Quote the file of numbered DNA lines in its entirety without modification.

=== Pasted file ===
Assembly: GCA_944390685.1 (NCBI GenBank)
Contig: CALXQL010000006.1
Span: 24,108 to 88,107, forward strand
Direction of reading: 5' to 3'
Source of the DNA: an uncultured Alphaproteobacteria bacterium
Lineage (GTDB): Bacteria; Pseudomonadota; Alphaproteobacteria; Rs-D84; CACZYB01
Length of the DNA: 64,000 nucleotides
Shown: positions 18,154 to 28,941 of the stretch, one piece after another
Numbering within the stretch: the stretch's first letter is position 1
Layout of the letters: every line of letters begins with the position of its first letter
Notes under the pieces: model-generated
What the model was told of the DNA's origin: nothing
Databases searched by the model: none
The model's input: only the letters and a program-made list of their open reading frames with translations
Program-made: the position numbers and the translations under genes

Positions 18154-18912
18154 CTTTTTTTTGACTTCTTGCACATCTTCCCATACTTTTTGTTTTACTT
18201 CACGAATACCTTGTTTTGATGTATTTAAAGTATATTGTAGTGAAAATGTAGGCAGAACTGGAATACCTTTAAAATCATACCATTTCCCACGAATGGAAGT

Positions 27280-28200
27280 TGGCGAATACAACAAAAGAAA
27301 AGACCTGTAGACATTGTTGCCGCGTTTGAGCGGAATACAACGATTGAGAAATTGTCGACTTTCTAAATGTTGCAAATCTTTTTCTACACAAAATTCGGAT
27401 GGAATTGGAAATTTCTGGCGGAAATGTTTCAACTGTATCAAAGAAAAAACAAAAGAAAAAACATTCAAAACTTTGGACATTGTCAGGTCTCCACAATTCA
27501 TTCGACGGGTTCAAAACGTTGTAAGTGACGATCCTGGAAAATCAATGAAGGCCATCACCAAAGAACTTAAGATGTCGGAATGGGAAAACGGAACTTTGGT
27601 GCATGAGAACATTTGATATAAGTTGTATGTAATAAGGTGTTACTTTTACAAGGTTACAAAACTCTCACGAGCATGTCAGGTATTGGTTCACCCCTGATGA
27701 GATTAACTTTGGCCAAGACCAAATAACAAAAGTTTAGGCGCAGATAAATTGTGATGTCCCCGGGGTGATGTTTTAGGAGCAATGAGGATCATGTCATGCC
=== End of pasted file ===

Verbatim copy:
Assembly: GCA_944390685.1 (NCBI GenBank)
Contig: CALXQL010000006.1
Span: 24,108 to 88,107, forward strand
Direction of reading: 5' to 3'
Source of the DNA: an uncultured Alphaproteobacteria bacterium
Lineage (GTDB): Bacteria; Pseudomonadota; Alphaproteobacteria; Rs-D84; CACZYB01
Length of the DNA: 64,000 nucleotides
Shown: positions 18,154 to 28,941 of the stretch, one piece after another
Numbering within the stretch: the stretch's first letter is position 1
Layout of the letters: every line of letters begins with the position of its first letter
Notes under the pieces: model-generated
What the model was told of the DNA's origin: nothing
Databases searched by the model: none
The model's input: only the letters and a program-made list of their open reading frames with translations
Program-made: the position numbers and the translations under genes

Positions 18154-18912
18154 CTTTTTTTTGACTTCTTGCACATCTTCCCATACTTTTTGTTTTACTT
18201 CACGAATACCTTGTTTTGATGTATTTAAAGTATATTGTAGTGAAAATGTAGGCAGAACTGGAATACCTTTAAAATCATACCATTTCCCACGAATGGAAGT

Positions 27280-28200
27280 TGGCGAATACAACAAAAGAAA
27301 AGACCTGTAGACATTGTTGCCGCGTTTGAGCGGAATACAACGATTGAGAAATTGTCGACTTTCTAAATGTTGCAAATCTTTTTCTACACAAAATTCGGAT
27401 GGAATTGGAAATTTCTGGCGGAAATGTTTCAACTGTATCAAAGAAAAAACAAAAGAAAAAACATTCAAAACTTTGGACATTGTCAGGTCTCCACAATTCA
27501 TTCGACGGGTTCAAAACGTTGTAAGTGACGATCCTGGAAAATCAATGAAGGCCATCACCAAAGAACTTAAGATGTCGGAATGGGAAAACGGAACTTTGGT
27601 GCATGAGAACATTTGATATAAGTTGTATGTAATAAGGTGTTACTTTTACAAGGTTACAAAACTCTCACGAGCATGTCAGGTATTGGTTCACCCCTGATGA
27701 GATTAACTTTGGCCAAGACCAAATAACAAAAGTTTAGGCGCAGATAAATTGTGATGTCCCCGGGGTGATGTTTTAGGAGCAATGAGGATCATGTCATGCC